Make sure your plan is readable, clear, and easy to understand – and base your content on evidence.
To see a detailed example of a business plan structure, download our free business plan template opens in new window .
- Length – Keep the length to a 15-minute skim read, including only essential information. Put additional detail in the appendix for further reading.
- Executive summary – This appears at the beginning of the Business Plan and should be the last thing you write, summarising everything that is covered in the Business Plan. This includes the business opportunity, customer need, your business proposition and why it will be different in the market.
- Structure – Keep everything simple, using short paragraphs and bullet points, and include relevant graphs and tables, if appropriate. If using statistics, list the source of the information.
- Language – Avoid technical jargon and ‘management speak’, sticking to clear, concise language in plain English. Get a friend to proof read it for spelling errors and to highlight parts that aren’t clear.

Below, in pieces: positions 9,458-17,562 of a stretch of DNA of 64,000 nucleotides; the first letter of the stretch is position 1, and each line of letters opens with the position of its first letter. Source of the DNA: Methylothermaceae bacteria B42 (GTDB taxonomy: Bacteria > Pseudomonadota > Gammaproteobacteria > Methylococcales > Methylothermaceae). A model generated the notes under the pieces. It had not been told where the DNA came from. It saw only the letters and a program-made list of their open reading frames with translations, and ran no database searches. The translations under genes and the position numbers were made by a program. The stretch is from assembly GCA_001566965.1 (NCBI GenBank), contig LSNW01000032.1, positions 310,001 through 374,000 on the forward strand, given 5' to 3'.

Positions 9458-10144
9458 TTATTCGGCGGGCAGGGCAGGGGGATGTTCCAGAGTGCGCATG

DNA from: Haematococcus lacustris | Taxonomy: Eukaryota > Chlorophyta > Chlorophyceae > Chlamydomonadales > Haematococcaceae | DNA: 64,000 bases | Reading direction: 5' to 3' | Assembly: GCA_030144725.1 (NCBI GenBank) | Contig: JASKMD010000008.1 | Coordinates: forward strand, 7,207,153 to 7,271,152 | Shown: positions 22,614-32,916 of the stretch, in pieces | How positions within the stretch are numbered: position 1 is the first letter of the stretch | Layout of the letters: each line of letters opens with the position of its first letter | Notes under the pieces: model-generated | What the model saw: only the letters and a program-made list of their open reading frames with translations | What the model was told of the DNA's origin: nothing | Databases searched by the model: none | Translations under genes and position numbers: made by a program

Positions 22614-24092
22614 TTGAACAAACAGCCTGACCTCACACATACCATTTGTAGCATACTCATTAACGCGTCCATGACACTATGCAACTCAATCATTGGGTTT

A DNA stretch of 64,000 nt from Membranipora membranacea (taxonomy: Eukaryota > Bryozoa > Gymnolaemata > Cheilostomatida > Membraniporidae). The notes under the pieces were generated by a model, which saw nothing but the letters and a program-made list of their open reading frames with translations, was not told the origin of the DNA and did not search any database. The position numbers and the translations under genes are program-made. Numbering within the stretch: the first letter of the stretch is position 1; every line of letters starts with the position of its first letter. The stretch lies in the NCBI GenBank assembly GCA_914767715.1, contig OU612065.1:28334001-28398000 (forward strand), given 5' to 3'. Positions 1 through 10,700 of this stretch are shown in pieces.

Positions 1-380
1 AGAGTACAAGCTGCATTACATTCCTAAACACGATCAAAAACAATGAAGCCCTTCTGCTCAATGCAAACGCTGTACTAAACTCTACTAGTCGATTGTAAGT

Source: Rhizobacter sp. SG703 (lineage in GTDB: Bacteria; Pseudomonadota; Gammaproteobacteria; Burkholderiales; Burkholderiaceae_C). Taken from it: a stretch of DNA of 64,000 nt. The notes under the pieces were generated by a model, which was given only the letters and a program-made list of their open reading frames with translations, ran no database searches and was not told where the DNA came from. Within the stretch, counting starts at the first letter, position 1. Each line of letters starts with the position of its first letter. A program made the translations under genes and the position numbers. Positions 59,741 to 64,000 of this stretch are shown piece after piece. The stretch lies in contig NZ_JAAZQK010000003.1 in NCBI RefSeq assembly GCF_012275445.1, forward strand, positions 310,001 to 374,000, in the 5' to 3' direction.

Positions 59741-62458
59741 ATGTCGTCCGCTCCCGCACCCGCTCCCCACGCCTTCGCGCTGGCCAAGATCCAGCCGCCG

Some things are best left out of a good business plan.
Avoid fancy graphics, needless animation and distracting sound effects.
Use readable font sizes – too much small text can make your plan hard going.
2. How to approach writing a business plan
The foundation of any good business plan is research.
You’ll need to find out about your market opens in new window , calculate revenue forecasts opens in new window , and learn about target customers opens in new window .
A good business plan should answer crucial questions about your business.
- Work backwards – Start with your business goals or when you think that your business will start making money, and work back to figure out what you need to do to make your business profitable.
- Be realistic – Make the financials realistic, and look at worse case scenarios so you get a view of what could go wrong and what you would need to do to put things right.